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Contrasting aces: Jeff Samardzija struggles while James Shields shines

Updated: April 17, 2014 6:51AM



SURPRISE, Ariz. — For the second consecutive game, Jeff Samardzija faced another Opening Day starter and watched him dominate.

On Monday, 2013 San Francisco Giants Opening Day starter Matt Cain threw five perfect innings against Samardzjia, thusly honored by the Cubs on Thursday.

On Saturday, the Kansas City Royals’ James Shields, who will make the sixth Opening Day start of his career, missed a perfect six innings by inches.

Shields allowed one hit, a third-inning infield single to third baseman Christian Villanueva. He struck out 10 split-squad Cubs, whose starting lineup featured few big-leaguers, with nary a walk.

Shields must have whiffed “17 in four innings,” Samardzija joked.

“It’s fun to watch a guy like that,” he said. “He’s a top-of-the-line guy.”

Whether you can say the same about Samardzija — or whether he’s simply the best the Cubs have got — is a hot spring question among fans who question his trade value and a deal’s likelihood.

Samardzija struggled Saturday, allowing seven hits, three walks and four runs in 3 2/3 innings in a game the Cubs rallied to win 6-5.

Spring results are rarely cause for alarm, especially when comparing dueling starting pitchers facing different calibers of hitters.

Samardzija, whose ERA in Arizona is 6.39, had already identified the cause of Saturday’s woes.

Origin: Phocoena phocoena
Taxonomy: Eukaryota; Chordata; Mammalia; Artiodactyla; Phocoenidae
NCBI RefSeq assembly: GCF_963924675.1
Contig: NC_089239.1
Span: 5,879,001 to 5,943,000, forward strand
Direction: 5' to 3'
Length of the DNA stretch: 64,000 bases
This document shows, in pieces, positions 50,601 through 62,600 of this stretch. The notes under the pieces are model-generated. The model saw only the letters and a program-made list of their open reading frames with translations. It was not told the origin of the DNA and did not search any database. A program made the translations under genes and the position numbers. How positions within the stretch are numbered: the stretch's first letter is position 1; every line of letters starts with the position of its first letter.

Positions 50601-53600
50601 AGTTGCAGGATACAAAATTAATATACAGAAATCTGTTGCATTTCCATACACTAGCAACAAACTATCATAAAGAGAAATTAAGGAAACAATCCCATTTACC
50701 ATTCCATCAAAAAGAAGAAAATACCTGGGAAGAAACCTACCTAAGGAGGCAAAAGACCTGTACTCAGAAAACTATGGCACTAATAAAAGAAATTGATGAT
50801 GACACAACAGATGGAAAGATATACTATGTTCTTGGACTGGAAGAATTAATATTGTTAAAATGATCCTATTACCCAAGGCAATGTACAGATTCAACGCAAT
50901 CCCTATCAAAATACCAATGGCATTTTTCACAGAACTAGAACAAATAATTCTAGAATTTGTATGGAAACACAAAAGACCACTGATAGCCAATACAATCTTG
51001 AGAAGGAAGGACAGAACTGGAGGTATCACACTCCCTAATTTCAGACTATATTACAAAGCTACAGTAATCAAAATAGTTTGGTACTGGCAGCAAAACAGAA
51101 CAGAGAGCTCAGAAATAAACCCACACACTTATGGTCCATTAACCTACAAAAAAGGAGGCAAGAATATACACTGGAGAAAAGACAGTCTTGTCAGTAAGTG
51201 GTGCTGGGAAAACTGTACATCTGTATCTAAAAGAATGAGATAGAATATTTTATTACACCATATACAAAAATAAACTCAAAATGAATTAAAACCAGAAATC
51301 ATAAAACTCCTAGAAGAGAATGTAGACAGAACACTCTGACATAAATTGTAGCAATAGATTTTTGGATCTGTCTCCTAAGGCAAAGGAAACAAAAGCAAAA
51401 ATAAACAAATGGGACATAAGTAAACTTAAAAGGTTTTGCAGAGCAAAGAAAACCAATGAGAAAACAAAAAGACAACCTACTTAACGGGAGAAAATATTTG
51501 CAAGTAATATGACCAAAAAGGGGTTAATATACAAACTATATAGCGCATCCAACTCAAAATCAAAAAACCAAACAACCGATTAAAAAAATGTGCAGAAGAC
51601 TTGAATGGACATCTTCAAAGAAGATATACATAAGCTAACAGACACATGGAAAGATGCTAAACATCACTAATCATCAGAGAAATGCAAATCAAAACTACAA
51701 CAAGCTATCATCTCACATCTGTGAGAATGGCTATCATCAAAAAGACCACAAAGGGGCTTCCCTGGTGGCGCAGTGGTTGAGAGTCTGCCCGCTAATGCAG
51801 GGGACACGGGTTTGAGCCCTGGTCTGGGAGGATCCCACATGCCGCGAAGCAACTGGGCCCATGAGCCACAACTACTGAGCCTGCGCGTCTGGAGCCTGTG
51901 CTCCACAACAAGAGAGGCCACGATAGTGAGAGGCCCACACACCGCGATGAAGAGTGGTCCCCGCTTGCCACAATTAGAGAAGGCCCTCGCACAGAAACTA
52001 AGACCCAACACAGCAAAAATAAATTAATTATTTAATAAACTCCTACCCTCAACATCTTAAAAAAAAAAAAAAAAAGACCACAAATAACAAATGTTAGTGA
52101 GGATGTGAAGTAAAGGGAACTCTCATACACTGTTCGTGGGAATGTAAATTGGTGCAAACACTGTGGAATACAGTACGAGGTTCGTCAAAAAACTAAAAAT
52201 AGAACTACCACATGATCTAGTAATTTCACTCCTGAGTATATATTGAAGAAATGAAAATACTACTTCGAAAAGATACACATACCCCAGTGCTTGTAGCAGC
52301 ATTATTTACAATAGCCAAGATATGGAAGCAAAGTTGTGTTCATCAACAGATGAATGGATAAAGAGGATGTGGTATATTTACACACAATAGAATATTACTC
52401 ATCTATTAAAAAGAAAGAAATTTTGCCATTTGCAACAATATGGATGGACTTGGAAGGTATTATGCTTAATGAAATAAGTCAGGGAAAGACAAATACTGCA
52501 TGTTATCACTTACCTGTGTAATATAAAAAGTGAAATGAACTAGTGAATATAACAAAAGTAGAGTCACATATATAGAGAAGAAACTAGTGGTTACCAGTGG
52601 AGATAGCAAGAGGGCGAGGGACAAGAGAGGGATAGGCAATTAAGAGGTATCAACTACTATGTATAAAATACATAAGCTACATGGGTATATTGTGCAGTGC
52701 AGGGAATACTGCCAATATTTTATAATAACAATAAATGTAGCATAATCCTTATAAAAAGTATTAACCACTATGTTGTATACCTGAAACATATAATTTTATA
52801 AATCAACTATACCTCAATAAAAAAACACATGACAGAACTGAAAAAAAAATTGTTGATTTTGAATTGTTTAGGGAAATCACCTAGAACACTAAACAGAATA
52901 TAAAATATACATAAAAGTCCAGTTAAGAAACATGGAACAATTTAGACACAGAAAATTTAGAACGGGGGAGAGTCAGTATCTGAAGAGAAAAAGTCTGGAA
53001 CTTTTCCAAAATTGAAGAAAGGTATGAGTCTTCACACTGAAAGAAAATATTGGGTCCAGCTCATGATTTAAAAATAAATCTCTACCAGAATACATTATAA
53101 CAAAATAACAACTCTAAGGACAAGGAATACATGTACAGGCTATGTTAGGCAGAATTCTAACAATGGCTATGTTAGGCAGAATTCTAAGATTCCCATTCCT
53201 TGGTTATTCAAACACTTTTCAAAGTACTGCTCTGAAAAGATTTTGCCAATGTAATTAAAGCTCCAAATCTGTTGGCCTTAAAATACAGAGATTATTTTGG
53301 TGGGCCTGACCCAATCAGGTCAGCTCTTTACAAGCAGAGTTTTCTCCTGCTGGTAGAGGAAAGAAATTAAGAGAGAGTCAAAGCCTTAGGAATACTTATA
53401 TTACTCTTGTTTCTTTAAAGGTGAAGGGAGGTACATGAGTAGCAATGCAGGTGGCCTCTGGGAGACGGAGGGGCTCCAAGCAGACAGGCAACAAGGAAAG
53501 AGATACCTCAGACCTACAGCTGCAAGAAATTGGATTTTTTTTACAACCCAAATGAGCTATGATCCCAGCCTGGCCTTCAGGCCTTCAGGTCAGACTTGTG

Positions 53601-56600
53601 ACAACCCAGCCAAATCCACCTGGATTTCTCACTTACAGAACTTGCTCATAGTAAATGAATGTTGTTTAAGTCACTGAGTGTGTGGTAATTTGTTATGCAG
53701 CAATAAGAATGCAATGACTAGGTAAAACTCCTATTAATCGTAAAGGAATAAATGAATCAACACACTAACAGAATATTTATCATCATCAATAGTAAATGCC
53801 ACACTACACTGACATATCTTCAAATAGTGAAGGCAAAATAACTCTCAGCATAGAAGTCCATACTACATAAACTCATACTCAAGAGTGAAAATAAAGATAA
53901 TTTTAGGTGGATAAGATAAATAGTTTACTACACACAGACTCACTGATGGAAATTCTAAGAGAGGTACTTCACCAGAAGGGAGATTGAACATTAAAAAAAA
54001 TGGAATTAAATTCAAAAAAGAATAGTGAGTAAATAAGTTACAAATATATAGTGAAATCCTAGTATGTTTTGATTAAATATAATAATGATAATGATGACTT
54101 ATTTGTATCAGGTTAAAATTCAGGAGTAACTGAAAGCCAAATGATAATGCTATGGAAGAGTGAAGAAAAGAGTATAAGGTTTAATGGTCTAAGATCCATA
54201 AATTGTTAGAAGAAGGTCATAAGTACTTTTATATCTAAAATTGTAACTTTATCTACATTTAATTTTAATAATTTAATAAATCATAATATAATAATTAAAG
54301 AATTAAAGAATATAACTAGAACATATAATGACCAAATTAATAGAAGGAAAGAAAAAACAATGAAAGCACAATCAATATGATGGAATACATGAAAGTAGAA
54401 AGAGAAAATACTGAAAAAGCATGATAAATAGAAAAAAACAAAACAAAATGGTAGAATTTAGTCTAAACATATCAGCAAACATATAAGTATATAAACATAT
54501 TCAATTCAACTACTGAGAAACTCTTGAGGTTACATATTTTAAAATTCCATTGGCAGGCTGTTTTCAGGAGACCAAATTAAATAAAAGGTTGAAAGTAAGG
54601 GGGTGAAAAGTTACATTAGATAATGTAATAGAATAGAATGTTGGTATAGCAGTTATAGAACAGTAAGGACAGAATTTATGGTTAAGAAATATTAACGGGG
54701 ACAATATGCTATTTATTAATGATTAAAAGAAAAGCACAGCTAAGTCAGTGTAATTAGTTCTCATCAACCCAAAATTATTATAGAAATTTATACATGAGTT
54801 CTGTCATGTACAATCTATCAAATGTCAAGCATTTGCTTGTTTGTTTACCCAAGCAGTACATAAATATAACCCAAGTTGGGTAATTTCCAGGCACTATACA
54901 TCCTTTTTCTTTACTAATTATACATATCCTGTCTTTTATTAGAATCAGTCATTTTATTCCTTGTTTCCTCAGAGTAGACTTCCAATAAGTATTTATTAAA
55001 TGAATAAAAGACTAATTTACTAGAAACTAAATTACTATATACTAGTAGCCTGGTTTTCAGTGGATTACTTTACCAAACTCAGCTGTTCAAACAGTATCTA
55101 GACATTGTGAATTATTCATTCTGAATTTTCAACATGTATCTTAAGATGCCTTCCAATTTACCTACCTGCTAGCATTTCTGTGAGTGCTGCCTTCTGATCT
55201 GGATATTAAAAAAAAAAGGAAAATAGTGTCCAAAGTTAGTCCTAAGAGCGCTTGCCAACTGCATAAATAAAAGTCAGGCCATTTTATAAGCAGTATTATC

“My fastball was up in the zone,” he said. “I can live up in the zone with my off-speed pitches, because guys are aggressive with my fastball. I can usually can get that ­double-clutch in their swing.

“But when my fastball’s up in the zone, that’s what they’re looking for and they’re seeing it up.

“That’s when I get hurt.”

He allowed two homers — to Jarrod Dyson and Johnny Giavotella — but seemed more annoyed by bloop singles.

“A couple of those jam shot hits that fall in — up in the zone,” he said. “If you get those down, they turn into ground balls and ­strikeouts.”

His arm felt strong during 87 pitches; he’ll get above 90 in his next start, taper down for his final spring appearance and be ready for the March 31 opener in Pittsburgh.

“Hopefully, when we boil down the last seven to 10 days, you’re starting to really hone in, really ­focus, bear down, because the season is getting ready to start,” ­manager Rick Renteria said.

“So commanding the zone is ­obviously really important, being able to execute pitches when he wants to, run the sequences of pitches with the catchers that he needs to battle the hitter.”

Samardzija said Saturday’s game was a bit more “realistic,” as the Royals gave the heart of their lineup — Eric Hosmer, Billy Butler, Alex Gordon, Salvador Perez and Mike Moustakas — three at-bats apiece. With the bases loaded, two outs and a full count in the third, Samardzija got Moustakas to fly to center.

“That’s actually the first time I’ve ever seen him pitch,” Shields said. “He’s got lively stuff, man. He’s got really good stuff. He’s a competitor. That’s what I like about him.

“The things I’ve seen on TV — he competes. I like that in pitchers. I think he’s gonna throw 200 innings and help that team win ballgames.”

Email: pfinley@suntimes.com

Twitter: @patrickfinley



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